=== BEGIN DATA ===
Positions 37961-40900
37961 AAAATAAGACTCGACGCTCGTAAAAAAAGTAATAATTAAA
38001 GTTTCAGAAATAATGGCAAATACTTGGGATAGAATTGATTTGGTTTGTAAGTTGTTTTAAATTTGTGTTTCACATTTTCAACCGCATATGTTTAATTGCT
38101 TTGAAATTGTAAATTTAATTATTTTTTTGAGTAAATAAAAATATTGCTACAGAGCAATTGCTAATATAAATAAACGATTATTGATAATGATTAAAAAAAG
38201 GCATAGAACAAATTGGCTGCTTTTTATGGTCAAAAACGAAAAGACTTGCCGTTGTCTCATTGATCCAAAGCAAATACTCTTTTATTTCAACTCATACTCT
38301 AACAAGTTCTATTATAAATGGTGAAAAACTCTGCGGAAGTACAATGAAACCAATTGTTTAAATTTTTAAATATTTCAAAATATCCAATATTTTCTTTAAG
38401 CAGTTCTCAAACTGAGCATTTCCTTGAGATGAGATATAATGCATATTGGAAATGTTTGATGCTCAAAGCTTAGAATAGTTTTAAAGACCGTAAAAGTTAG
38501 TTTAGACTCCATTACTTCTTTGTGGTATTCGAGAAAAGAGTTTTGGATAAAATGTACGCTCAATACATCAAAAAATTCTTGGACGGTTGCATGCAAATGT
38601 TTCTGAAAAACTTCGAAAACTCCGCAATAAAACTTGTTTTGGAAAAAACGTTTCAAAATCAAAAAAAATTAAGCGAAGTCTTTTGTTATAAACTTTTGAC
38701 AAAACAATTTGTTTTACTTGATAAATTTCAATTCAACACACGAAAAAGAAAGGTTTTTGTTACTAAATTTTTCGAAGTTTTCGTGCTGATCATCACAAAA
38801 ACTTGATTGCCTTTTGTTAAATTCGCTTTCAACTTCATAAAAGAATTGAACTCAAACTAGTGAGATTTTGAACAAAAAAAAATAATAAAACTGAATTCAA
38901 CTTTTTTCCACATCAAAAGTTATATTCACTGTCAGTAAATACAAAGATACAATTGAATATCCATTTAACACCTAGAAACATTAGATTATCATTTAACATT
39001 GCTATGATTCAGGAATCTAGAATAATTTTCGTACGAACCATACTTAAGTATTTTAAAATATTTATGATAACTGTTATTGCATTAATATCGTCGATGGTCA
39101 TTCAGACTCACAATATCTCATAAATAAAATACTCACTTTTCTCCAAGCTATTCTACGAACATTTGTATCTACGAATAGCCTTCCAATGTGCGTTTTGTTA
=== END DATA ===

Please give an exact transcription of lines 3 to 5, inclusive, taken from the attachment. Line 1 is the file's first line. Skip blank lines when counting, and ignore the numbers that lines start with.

38001 GTTTCAGAAATAATGGCAAATACTTGGGATAGAATTGATTTGGTTTGTAAGTTGTTTTAAATTTGTGTTTCACATTTTCAACCGCATATGTTTAATTGCT
38101 TTGAAATTGTAAATTTAATTATTTTTTTGAGTAAATAAAAATATTGCTACAGAGCAATTGCTAATATAAATAAACGATTATTGATAATGATTAAAAAAAG
38201 GCATAGAACAAATTGGCTGCTTTTTATGGTCAAAAACGAAAAGACTTGCCGTTGTCTCATTGATCCAAAGCAAATACTCTTTTATTTCAACTCATACTCT